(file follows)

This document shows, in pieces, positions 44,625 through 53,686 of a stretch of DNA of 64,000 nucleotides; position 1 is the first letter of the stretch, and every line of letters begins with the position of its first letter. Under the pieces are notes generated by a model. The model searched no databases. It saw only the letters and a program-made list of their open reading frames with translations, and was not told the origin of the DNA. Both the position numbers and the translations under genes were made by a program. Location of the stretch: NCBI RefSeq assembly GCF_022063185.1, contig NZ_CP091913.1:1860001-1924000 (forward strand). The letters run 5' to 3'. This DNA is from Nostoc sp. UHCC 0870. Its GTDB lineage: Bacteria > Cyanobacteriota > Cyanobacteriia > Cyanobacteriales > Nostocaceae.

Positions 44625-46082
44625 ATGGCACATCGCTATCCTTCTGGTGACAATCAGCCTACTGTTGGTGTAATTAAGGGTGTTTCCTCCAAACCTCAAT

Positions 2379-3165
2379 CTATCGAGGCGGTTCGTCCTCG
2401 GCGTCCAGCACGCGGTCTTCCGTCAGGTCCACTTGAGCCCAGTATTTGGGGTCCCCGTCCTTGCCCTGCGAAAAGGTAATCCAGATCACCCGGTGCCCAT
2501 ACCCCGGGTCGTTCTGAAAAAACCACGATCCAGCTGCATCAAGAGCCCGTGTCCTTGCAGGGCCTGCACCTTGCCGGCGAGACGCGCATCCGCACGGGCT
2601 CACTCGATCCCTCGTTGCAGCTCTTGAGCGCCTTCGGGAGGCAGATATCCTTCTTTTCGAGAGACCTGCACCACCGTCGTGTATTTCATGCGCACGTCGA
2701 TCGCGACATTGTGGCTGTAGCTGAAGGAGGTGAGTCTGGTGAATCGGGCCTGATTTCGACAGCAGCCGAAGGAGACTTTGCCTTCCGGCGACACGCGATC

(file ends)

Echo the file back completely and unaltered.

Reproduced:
This document shows, in pieces, positions 44,625 through 53,686 of a stretch of DNA of 64,000 nucleotides; position 1 is the first letter of the stretch, and every line of letters begins with the position of its first letter. Under the pieces are notes generated by a model. The model searched no databases. It saw only the letters and a program-made list of their open reading frames with translations, and was not told the origin of the DNA. Both the position numbers and the translations under genes were made by a program. Location of the stretch: NCBI RefSeq assembly GCF_022063185.1, contig NZ_CP091913.1:1860001-1924000 (forward strand). The letters run 5' to 3'. This DNA is from Nostoc sp. UHCC 0870. Its GTDB lineage: Bacteria > Cyanobacteriota > Cyanobacteriia > Cyanobacteriales > Nostocaceae.

Positions 44625-46082
44625 ATGGCACATCGCTATCCTTCTGGTGACAATCAGCCTACTGTTGGTGTAATTAAGGGTGTTTCCTCCAAACCTCAAT

Positions 2379-3165
2379 CTATCGAGGCGGTTCGTCCTCG
2401 GCGTCCAGCACGCGGTCTTCCGTCAGGTCCACTTGAGCCCAGTATTTGGGGTCCCCGTCCTTGCCCTGCGAAAAGGTAATCCAGATCACCCGGTGCCCAT
2501 ACCCCGGGTCGTTCTGAAAAAACCACGATCCAGCTGCATCAAGAGCCCGTGTCCTTGCAGGGCCTGCACCTTGCCGGCGAGACGCGCATCCGCACGGGCT
2601 CACTCGATCCCTCGTTGCAGCTCTTGAGCGCCTTCGGGAGGCAGATATCCTTCTTTTCGAGAGACCTGCACCACCGTCGTGTATTTCATGCGCACGTCGA
2701 TCGCGACATTGTGGCTGTAGCTGAAGGAGGTGAGTCTGGTGAATCGGGCCTGATTTCGACAGCAGCCGAAGGAGACTTTGCCTTCCGGCGACACGCGATC